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Discovering Latin America Film Festival in London

The third Discovering Latin America Film Festival in London

The third edition of the ‘Discovering Latin America Film Festival’ closed in London on December 5th amid great satisfaction among the organizers.

Although the event had grown considerably since last year, with a larger number of films and, for the first time, master classes, they had managed to make it run smoothly. This is an unusual film festival, run by a group of enthusiastic amateurs. The artistic director personally introduced many screenings, introducing the Argentinean charity that will receive the proceeds of the event. She also said that they wanted to bring ‘Latin culture’ to London and inform London audiences about the continent. Rather than film snobs, then, this festival was aiming at armchair travelers. As it turned out, many of them were homeward-bound travelers rather than tourists. Invariably, a large proportion of the audience at the screenings spoke Spanish. London’s Latin community clearly made the most of the occasion.

One may wonder, conversely, why the interest among the British public was not greater. A tentative answer is not difficult to find. London’s movie market is large, but also largely dominated by mainstream distributors. The number of minority cinemas it supports alongside the mainstream is limited, and there are peculiar pop-cultural biases. Hong Kong and Japanese cinema have conquered a fairly permanent niche, thanks to pioneers such as Ang Lee, whose fast pace, low-life stories and delirious color resonated with London notions of contemporary, ‘urban’ aesthetics. On the other hand, the flowering of Iranian cinema in the 1990s, with its low-key, slow, reflective films, has been noted, but never quite shook off the air of exotic curiosity and remained a resolutely highbrow interest. Unless a Latin American director emerges to make slick, big and colorful films to match Ang Lee’s, the recent burst of creativity in Latin American cinema is likely to share this fate.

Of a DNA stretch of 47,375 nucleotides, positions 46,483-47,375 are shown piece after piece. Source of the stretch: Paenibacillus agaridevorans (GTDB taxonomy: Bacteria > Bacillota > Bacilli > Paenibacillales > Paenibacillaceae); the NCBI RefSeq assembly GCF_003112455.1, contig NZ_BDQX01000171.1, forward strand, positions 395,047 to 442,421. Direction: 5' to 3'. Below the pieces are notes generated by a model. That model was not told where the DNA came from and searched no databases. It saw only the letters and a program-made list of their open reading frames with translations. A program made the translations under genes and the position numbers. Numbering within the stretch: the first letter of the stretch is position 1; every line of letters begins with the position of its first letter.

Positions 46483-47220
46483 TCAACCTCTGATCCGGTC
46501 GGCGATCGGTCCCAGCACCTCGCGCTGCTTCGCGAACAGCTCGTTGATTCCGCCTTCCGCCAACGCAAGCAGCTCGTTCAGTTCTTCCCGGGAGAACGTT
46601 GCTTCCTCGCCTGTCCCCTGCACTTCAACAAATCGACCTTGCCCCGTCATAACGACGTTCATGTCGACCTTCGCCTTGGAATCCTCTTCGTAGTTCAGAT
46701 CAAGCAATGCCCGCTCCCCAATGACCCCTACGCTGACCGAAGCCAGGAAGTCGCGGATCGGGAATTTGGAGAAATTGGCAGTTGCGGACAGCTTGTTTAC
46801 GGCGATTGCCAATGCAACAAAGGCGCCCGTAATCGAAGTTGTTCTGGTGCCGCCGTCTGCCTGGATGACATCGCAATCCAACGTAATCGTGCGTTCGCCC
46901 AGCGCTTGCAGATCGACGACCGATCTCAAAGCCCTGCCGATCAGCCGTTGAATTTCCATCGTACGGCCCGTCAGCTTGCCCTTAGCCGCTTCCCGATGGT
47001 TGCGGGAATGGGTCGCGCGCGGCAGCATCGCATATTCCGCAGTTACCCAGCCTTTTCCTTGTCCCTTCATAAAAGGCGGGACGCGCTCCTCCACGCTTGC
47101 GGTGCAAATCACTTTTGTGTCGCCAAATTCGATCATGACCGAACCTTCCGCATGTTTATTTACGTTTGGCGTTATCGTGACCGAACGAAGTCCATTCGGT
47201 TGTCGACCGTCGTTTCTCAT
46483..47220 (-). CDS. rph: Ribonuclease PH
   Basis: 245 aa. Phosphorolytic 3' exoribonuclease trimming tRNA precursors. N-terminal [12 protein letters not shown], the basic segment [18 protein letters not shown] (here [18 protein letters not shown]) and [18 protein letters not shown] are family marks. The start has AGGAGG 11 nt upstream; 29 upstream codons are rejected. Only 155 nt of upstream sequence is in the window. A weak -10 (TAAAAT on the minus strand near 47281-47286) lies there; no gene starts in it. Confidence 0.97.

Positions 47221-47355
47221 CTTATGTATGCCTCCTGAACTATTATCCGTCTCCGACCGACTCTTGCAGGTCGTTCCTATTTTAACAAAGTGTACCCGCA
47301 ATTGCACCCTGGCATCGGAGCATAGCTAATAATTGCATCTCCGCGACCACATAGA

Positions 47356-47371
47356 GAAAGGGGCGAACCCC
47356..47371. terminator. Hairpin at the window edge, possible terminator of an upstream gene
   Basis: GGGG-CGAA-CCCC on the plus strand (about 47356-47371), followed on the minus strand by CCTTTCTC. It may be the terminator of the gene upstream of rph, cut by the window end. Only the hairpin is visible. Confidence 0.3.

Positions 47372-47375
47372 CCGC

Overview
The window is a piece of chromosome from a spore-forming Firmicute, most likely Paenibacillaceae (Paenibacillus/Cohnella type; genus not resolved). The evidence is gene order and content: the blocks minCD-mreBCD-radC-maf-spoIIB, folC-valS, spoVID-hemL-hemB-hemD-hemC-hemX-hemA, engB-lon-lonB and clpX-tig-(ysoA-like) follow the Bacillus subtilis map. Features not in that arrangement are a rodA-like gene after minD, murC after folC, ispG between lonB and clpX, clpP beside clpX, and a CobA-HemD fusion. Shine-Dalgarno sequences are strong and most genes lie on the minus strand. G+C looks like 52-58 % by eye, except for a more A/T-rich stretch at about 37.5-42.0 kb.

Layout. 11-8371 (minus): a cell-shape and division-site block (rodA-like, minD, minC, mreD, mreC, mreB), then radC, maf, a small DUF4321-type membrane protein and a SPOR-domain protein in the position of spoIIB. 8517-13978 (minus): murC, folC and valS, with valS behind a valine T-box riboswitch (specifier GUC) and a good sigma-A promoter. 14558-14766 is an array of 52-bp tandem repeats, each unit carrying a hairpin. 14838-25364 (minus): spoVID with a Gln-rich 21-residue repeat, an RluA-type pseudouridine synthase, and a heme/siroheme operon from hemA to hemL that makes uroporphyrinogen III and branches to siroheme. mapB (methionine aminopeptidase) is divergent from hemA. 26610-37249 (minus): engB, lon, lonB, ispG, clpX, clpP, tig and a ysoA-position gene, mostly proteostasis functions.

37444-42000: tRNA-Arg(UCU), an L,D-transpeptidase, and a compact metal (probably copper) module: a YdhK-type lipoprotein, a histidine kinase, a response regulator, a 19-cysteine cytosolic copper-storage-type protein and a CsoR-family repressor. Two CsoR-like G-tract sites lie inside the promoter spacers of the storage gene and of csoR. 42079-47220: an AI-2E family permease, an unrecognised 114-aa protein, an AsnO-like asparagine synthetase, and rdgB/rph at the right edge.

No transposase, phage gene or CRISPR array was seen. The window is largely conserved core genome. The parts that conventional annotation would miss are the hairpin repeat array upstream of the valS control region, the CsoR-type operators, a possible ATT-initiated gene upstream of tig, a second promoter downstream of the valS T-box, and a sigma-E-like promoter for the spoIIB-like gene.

The most striking films of the last few years in Latin America have come from the south of the continent, from Argentina and Uruguay. The Discovering Latin America film festival offered a rare chance to put this recent output into perspective. It offered not only a selection of some of the finest of these new rioplatense films, but also a retrospective of the director who for many long years beforehand had kept Argentina on the film-making map, Fernando Solanas. The contrasts and similarities between his work and recent films such as ‘25 Watts’ by Juan Pablo Rebella and Pablo Stoll, ‘Ana and the Others’ by Celina Murga or Gabriela David’s ‘Taxi, an encounter’ are striking. Take Solanas’s 1985 exile epos ‘Tangos’. Entirely made in Paris, where Solanas had fled from the military dictatorship in his home country, it clearly was influenced by the experimenting spirit of French filmmaking in the 1960s, playing with the disjuncture of text, sound and image and with a loose narrative structure. In this regard, Solanas is very much on the same page as his young colleagues.